Joseph J. Woolley, First Chaplain of the 8th CVI















Oliver also gives an interesting assessment of the leadership abilities of the Commanding General, Ambrose Burnside:

The Gen. looks out for this men and woe be to the officer under him that tries to “rough it” on them. When we first came here we had some salt junk that was cooked up for two or three days rations and put hot into barrels, and before we ate it up it was a little tainted around the bones. The Gen. found it out and gave the commissary to understand if it happened again he could march. His men were not going to eat stinking meat.



Ambrose Burnside













After all the rumors and reflection, it seemed that the soldiers of the 8th were moving much closer to ending this episode of hurry up and wait.

I think in all probability we shall not go aboard before morning although we are prepared to hear the order any moment to “strike tents in fifteen minutes.” I have just stopped writing to take some cartridges from the orderly to make up my forty rounds.

And that’s “hurry up and wait” one hundred and fifty years ago…


The House that built Oliver Case

Thanks much to John Banks for some wonderful photos of the house that Oliver Case grew up in… 

The Job Case home 2012 (John Banks photo)













According to the National Register of Historic Places, this house known as the Job Case House, is a colonial style, two and one-half story home built around 1795. It is located in the Terry’s Plain Historic District designated by the National Park Service in 1993. This is the home that Oliver Cromwell Case grew up in and left in September 1861 to join the 8th Connecticut Volunteer Infantry.

The Job Case House (John Banks photo)

The Job Case House (from National Register of Historical Places)

Douglass Fowler: “The best military man in the regiment”

In Oliver’s letter of February 27, 1862, he mentions a Capt. Fowler of the 8th CVI.

Capt. Douglass Fowler of Norwalk, Connecticut originally enlisted in the 3rd Connecticut Infantry, a three-month regiment, as the commander of Company A on May 14, 1861. He served alongside future 8th CVI regimental commander Edward Harland during the First Battle of Bull Run and was honorably discharged on August 12, 1861.

Fowler returned to service with the 8th CVI as Commander of Company H on September 23, 1861. The records for the 8th CVI indicate that he resigned on January 20, 1862. Oliver Case’s (Company A, 8th CVI) letter dated February 27, 1862 relates that Capt. Fowler’s resignation had recently been returned as accepted from Washington and he would be heading home soon. Case gives the reason for his resignation as well:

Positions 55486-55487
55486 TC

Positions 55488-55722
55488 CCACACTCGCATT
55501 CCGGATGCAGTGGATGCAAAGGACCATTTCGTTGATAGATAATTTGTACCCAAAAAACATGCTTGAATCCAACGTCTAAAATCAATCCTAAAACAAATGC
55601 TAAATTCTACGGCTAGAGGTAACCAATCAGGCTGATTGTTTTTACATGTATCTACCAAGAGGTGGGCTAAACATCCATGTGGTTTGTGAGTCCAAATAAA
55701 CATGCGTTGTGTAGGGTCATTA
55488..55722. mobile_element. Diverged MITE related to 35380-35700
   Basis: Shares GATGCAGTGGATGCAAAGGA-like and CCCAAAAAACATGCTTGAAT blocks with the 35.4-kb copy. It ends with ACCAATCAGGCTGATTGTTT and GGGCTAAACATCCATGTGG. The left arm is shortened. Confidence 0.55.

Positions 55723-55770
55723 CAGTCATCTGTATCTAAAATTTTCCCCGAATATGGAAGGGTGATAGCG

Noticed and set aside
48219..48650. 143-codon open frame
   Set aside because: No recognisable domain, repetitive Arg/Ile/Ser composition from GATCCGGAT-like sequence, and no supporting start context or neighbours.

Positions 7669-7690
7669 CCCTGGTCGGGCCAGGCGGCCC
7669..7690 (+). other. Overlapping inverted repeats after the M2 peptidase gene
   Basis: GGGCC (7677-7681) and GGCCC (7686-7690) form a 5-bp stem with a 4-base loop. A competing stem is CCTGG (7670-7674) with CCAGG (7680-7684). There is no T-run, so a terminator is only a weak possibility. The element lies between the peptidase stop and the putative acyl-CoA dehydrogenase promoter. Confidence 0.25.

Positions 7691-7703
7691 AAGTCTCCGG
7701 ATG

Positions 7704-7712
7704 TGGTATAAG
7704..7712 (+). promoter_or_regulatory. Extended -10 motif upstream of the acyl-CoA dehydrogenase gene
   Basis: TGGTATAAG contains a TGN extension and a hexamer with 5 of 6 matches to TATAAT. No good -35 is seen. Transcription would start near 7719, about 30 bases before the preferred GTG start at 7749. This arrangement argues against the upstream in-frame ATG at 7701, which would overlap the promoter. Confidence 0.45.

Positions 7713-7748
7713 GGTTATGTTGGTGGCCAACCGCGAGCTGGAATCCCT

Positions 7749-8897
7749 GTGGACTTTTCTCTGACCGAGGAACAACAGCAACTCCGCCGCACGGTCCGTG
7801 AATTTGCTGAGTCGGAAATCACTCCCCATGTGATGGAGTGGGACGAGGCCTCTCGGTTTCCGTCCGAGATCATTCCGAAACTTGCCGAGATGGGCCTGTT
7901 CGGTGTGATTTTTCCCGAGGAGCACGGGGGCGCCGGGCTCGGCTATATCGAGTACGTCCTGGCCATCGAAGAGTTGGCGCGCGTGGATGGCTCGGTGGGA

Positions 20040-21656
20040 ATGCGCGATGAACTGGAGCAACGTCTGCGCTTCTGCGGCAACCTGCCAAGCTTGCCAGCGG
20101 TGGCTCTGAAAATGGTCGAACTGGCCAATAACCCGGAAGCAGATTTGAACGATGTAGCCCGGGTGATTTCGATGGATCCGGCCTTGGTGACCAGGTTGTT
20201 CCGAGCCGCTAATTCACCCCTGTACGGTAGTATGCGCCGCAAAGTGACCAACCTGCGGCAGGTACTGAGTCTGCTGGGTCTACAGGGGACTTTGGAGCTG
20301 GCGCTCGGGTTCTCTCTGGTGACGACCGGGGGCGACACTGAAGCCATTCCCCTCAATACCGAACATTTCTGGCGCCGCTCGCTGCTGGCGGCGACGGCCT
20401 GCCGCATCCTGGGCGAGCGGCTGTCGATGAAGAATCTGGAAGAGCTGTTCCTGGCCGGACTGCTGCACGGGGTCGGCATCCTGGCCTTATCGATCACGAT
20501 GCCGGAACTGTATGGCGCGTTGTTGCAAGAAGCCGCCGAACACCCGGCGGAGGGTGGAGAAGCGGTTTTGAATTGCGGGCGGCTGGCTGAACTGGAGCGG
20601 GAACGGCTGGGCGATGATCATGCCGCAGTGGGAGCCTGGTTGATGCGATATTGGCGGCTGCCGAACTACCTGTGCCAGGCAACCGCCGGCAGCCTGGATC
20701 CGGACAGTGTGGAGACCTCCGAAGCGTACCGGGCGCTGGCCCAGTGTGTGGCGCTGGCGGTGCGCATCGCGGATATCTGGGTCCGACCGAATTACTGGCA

Capt. Fowler got into a fuss with the Lieut. Col. at Annapolis and sent in his resignation. It just came back from Washington accepted and he is going home. I think he would be glad to stay as his company think everything of him. He was the best military man in the regiment and should have been Maj. Instead of Capt. Appleton. The only thing I know against him is that he did not come from Norwich.

It seems that Douglass Fowler joined the 17th Connecticut Volunteer Infantry as the commanding officer of Company A on July 14, 1862. He participated in the Battle of Chancellorsville and was promoted to Lieut. Col. after the wounding and death of the regimental commander and Lieut. Col. Fowler was in command of the 17th on the first day of Gettysburg. He was killed leading his regiment into action on Blocher’s Knoll. As Lieut. Col. Fowler rode forward on a white horse encouraging his men by his fearless example, he told the soldiers to “Dodge the big ones Boys” as the Confederate artillery reigned in on their position. Only moments after his words of encouragement, Fowler decapitated by a Confederate solid shot. His remains were never recovered, but he is memorialized in the Gettysburg National Cemetery.














Lieut. Col. Douglass Fowler, 17th CVI                                                             

Photo courtesy of Bobby Dobbins/17thcvi.org



Lieut.-Col. Douglass Fowler of Norwalk was shot dead during the first day’s fight. He had been in the war from the beginning ; having led a company in the Third Regiment through the three-months’ service, and afterwards raised a company for the Eighth. When he resigned his commission in the latter, he recruited a company for the Seventeenth. He was sick before the battle of Chancellorsville, and was borne to the fight in an ambulance ; but he afterwards fought with great endurance, being among the last to retreat. He was by nature a true soldier, brave and skillful ; and his genial temper, generous disposition, and buoyant spirits, united with a fervent interest in the loyal cause, had won for him an enthusiastic regard ; and the men followed him willingly into the deadly strife. He was struck down while leading them in a charge ; and still he sleeps in his unknown grave upon the battle-field of Gettysburg.

Additional info on Douglass Fowler can be found at:

17th Connecticut Volunteer Infantry

The American Civil War: Battle of Gettysburg (17th CVI page)